The Covid pandemic continues into its third year, it is becoming ever clearer that it has had a wide range of effects. Many commentators have discussed the economic effect, the effect on the travel and hospitality industries, on education – the rise of online education has been worldwide. And it is clear that women have disproportionately suffered through job losses, reduced hours, increased pressures of care and domestic work, access to education, and strains on both physical and mental health.
Here we explore three effects that are less discussed -– on science, the emergence of ’C.ovid rage’, and organisations growing and evolving through virtual interactions.
A recent Scientific American issue (March 2022), ‘How Covid Changed the World’, was dedicated to “Lessons from two years of emergency science, upheaval and loss.” Some useful reminders for us were:
- “A high speed scientific hive mind emerged – researchers found new forms of rapid communication and collaboration.”
- “Inequality got much worse – the poor, no matter where they live, will suffer the greatest lasting toll.”
- ‘Long Covid’ (called Long Haulers in the USA) has raised the profile of chronic diseases, potentially leading to increased scientific investigation and investment.
The next effect has been less widely commented of ‘Covid rage’ and the breakdown of civil behaviour. The global pandemic seems to have brought with it not just frightening physical symptoms but also a change of social behaviour.
Civility, simple acts of courtesy and consideration for others, is giving way to antisocial meanness and irrational behaviour. Our friends who work in customer facing jobs are finding that hostile language, invasions of personal space and threats – once a “late Saturday night” occurrence – are now frequent. Police are called to remove or warn customers more often.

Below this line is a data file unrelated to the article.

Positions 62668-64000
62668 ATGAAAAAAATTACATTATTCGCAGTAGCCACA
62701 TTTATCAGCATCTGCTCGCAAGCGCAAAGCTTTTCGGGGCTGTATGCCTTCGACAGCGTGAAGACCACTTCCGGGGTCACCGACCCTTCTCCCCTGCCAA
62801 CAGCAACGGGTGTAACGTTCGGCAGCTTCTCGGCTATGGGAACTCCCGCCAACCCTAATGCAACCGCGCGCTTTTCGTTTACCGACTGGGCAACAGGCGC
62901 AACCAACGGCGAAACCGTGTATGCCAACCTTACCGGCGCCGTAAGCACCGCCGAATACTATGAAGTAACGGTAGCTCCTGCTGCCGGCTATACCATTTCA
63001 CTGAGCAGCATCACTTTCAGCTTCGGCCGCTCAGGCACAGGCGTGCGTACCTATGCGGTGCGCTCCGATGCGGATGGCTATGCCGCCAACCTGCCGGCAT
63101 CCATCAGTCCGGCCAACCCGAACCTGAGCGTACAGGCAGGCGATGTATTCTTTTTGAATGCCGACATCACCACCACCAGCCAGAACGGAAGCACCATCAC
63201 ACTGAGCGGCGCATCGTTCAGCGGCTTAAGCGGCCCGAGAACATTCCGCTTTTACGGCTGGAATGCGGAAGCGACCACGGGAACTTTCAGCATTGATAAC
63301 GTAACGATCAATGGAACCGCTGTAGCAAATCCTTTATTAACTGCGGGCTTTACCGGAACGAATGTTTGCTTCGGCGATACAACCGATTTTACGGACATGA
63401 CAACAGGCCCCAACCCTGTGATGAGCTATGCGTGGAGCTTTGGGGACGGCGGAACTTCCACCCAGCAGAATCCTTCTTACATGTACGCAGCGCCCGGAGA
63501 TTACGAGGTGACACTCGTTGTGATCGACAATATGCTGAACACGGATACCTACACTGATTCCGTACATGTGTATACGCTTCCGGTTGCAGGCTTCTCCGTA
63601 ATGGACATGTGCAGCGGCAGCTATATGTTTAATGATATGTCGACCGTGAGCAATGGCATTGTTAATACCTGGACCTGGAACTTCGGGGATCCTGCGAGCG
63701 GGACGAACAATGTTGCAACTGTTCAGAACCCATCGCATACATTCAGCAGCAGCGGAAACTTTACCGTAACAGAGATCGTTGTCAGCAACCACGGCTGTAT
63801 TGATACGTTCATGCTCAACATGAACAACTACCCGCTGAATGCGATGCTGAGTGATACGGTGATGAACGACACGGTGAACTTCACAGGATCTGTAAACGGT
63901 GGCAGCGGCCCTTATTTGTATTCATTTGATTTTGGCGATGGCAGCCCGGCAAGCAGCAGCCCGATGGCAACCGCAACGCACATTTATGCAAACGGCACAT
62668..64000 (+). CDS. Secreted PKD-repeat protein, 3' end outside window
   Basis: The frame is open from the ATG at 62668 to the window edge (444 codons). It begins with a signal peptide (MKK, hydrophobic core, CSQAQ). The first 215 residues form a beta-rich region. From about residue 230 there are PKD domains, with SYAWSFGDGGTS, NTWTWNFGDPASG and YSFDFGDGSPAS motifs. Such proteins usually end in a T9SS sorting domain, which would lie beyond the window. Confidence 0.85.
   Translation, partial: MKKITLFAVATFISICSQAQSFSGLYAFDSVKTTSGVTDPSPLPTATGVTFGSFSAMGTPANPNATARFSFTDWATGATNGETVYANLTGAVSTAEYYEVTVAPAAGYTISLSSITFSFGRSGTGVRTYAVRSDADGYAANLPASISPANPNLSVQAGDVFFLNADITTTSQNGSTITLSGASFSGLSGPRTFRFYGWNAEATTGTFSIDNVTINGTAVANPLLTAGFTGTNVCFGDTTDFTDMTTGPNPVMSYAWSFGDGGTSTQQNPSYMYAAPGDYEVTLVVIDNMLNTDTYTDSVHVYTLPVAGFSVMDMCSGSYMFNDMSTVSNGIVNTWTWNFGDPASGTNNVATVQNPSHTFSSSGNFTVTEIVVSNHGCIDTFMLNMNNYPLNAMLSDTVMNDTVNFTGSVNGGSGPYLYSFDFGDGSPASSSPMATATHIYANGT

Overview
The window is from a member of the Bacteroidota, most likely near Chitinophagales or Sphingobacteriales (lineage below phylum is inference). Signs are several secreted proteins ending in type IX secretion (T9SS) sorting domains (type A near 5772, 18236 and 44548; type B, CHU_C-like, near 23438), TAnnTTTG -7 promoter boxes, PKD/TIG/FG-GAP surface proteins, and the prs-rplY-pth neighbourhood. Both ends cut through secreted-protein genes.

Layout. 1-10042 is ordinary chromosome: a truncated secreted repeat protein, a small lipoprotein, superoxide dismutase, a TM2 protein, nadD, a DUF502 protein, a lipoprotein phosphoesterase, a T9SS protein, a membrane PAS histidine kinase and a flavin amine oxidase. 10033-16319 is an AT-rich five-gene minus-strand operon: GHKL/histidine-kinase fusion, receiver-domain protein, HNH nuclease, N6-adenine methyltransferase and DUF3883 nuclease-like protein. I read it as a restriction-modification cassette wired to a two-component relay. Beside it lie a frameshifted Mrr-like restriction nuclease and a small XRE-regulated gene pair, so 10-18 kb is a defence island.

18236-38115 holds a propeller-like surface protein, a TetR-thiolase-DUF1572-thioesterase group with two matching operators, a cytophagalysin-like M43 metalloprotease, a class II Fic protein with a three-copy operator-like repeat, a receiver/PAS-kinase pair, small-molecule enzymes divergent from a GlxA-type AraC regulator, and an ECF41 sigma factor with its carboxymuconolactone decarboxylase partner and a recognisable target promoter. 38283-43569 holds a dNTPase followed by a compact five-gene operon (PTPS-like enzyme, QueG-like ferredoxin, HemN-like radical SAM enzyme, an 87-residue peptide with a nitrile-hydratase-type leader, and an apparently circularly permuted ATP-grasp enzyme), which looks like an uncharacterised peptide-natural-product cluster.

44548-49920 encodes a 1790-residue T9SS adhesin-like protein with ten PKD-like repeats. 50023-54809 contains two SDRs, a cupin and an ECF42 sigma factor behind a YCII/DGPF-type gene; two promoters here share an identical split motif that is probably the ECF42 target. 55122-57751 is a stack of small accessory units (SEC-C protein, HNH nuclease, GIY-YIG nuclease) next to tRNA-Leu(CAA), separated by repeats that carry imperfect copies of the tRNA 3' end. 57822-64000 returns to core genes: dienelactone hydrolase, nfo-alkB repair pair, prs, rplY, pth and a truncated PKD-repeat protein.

A friend in Africa found that after he had recovered from the immediate physical symptoms of Covid, he was subject to terrifying rages. He was worried about the impact of his rages on his family, friends and work. He saw a physician who knew him well, who explained it like this:
”You’re a fixer. You always want to fix things. You’ve always been able to, because you were always in control. The illness has made it clear to you that you AREN’T always in control, that you can’t control everything, which led to your rage (and that of others). You have been frightened out of your skin by being threatened by a disease that took over your body. The only way I know to help is to give you – for a few weeks – an extraordinarily strong tranquiliser normally not available for people but used on animals.”
Our friend told us that it was the fact that he’d always assumed he was in control, and now had been forced to see that he was not, that made him so angry. The tranquiliser has helped as has his self-awareness – but many people do not have this help or level of self-awareness.
The third effect that we have seen is the change in a range of organisations as those past their first youth get comfortable with virtual communication. Gill has seen the effect at u3a, Ethical Reading and have heard of the reinvigoration of the Fine Art Trade Guild.
Perhaps the most telling example is Patricia’s example of the Association of Professional Futurists (APF). She has observed that in the past year the organisation has shifted from a chair, vice-chair and treasurer all from the Americas and mostly over sixty, to an Asian chair, a European vice-chair and an American treasurer, ranging in age from thirties to fifties.
The organisation has succeeded in passing the leadership baton to the next generations. The overall board make-up has also shifted with members across world regions: the Americas, Europe, MENA, and Asia/Australia. While the organisation was moving in this direction, Patricia believes that the effects of the pandemic enabled a faster transition.
We wonder how many more effects of Covid will emerge, as the pandemic drags on? The authors would be delighted to collate what other people have noticed, for a future blog!
A longer version of this article was first published on the Pamphleteers blog for Long Finance: https://www.longfinance.net/news/pamphleteers/the-covid-19-pandemic-a-force-for-change/
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